Frankly, I think the entire premise is flawed. First off, there are no "two nations" here in the US... there are differences, yes, but if you look at a map the two sides are far too intermixed to be split geographically into separate nations. Even in states that go very heavily democratic or republican, there are plenty of people in the other party. Second, the notion that people don't communicate or have members of the "other" in their social network is pretty specious... plenty of people work with, are friends with, have family members, and so forth who have deeply different views. This very forum has people who cover a very wide range of the political spectrum.


Hence my preference for "Red America" and "Blue America". Pointing at the states is a helpful shorthand, but it's only correlated with the underlying population. Similarly in a country like Lebanon, Belgium, the UK, etc. you're likely to see large enclaves corresponding to particular distinct population groups, but there will be other areas where these groups will be highly mixed. That doesn't necessarily imply that it makes sense for all of these people to be treated as a single political unit.

I honestly think you'd be surprised how little these groups actually intersect despite occupying the same physical space. You say this forum spans a broad range of the political spectrum, and yet, I can think of no more than five members of this forum who are even likely Trump supporters. There's plenty of liberals of different types, a smattering of libertarians (disproportionate to the general population), but the ~50% of Americans that voted Trump are massively underrepresented here.

cphite wrote:
The question is, at some point, does it make more sense to acknowledge that these groups will be happier and their values better represented by their government if a peaceful fracture of the nation could occur? Could we, for example, form a nation that extends roughly from the Rocky Mountains to the Pacific Ocean, a second that is roughly the region East of the Appalachians, and a third that encompasses the remainder of the landmass? That is, roughly the West Coast blue states form one nation, the East Coast blue states form another, and the red states form the rest. The exact borders would need to be negotiated, of course, but very roughly this is what you might expect based on current demography.


No. Because, again, none of those regions is nearly as "red" or "blue" as your premise implies. There are plenty of conservatives in "blue" California or Maryland for example; and there are plenty of liberals in "red" Texas or Kansas. You have to go all the way down to the level of cities and counties before you can find any that are truly "red" or "blue" and even then you'd be surprised at how mixed they are.


I'm not saying that you need to have areas that are entirely "blue" or entirely "red". What I'm saying is that, for any given government in power, there is a significant swath of the population that is going to have their values poorly represented, if not actively opposed, by it. This isn't something that can be fixed by, say, changing the electoral system, since the problem is not simply that the parties poorly represent their constituents per say (though having an electoral system with more parties would probably be a moderating force) but rather that the people themselves have widely divergent beliefs and values that cannot be reconciled.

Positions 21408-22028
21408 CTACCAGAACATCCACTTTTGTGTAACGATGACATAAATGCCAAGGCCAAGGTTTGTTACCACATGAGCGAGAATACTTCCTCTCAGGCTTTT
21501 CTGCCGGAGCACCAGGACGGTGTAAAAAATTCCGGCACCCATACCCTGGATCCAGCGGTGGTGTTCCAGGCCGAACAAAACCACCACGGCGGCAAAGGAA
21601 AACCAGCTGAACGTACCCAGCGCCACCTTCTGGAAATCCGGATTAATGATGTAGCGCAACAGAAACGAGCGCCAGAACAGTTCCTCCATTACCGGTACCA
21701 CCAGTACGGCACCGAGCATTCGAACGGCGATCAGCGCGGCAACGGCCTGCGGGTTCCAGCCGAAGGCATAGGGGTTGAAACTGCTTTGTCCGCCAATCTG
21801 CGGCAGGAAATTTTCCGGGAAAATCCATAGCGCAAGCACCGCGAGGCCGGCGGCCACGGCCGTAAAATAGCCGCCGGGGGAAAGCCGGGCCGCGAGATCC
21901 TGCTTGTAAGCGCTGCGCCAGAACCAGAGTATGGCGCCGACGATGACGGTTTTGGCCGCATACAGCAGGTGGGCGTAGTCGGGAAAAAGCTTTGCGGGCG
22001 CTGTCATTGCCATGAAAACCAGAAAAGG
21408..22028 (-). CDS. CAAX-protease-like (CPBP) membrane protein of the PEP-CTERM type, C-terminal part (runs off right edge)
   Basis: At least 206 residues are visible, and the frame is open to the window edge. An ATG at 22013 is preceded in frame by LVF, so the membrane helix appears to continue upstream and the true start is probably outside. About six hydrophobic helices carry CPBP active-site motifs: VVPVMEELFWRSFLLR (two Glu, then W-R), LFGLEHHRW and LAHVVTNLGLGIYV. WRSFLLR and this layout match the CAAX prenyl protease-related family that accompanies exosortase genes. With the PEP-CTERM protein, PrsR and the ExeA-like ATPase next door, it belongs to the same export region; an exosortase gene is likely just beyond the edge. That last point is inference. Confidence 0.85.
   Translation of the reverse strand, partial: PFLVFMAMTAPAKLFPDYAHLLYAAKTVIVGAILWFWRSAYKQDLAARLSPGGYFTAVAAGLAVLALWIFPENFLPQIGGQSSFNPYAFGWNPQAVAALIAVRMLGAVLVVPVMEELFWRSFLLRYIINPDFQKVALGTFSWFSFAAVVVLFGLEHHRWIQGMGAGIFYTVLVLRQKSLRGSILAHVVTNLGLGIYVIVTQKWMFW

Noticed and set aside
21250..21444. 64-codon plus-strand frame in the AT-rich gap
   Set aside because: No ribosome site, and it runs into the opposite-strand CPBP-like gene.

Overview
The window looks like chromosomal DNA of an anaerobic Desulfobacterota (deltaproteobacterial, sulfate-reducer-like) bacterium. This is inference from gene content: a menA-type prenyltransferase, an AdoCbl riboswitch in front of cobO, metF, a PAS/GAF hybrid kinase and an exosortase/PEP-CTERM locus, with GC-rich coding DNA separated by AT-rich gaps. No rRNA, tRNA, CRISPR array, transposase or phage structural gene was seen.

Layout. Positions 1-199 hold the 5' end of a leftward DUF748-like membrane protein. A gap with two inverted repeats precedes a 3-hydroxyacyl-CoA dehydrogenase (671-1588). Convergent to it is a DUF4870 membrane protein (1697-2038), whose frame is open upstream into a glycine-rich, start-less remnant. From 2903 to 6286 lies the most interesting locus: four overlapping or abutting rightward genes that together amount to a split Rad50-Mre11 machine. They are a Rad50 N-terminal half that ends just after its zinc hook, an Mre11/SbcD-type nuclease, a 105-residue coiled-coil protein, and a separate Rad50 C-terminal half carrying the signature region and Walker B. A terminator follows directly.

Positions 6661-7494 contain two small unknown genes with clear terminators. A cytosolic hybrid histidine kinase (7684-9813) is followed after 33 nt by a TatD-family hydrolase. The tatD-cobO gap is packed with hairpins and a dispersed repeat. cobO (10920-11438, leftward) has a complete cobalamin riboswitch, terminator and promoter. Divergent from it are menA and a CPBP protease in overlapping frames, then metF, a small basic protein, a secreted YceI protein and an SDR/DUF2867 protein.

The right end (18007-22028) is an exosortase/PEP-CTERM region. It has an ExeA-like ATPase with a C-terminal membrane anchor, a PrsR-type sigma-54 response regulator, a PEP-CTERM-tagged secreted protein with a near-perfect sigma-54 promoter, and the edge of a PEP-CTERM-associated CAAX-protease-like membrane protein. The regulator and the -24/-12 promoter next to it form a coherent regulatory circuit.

cphite wrote:
There'd be complications, certainly (what happens the military? the debt?), but other countries have managed peaceful or mostly peaceful dissolutions and have been able to solve these sorts of problems.


Really? Do you have some examples of countries that have simply split themselves up amicably along purely political lines?


The splitting of Czechoslovakia was largely peaceful, as were the independence movements of several of the Soviet Republics. Sweden and Norway split peacefully back in the early 1900s. The bulk of the Commonwealth countries peacefully separated from the British Empire. A number of countries, including Canada, the UK, Belgium, Spain, etc. all have regions with active independence movements that seem fairly likely to have peaceful dissolutions if it comes to that.

The military and the debt would be the easy part. Can you imagine the logistics of trying to shuffle a population of over three hundred million people depending on which political side they decided to choose? What do you do about the people who don't feel like moving because they think the whole thing is silly?


They stay where they are?

elasto wrote:Often the sub-groups with the most animosity towards one another are the ones with the most in common - from Catholics vs Protestants to Sunni vs Shia.


Yup. And that's why we ended up with lots of countries that are/were mostly Catholic or mostly Protestant, and countries that are mostly Shia or mostly Sunni. Countries where two or more groups are mixed, especially mixed in somewhat comparable proportions, tend to be more likely to have sectarian problems--see: Ireland, Iraq, Lebanon, Rwanda, Sudan, etc. It seems bizarre to me that people apparently value territorial integrity more than they value people having a government that represents their interests and values.

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Re: Breaking Up the United States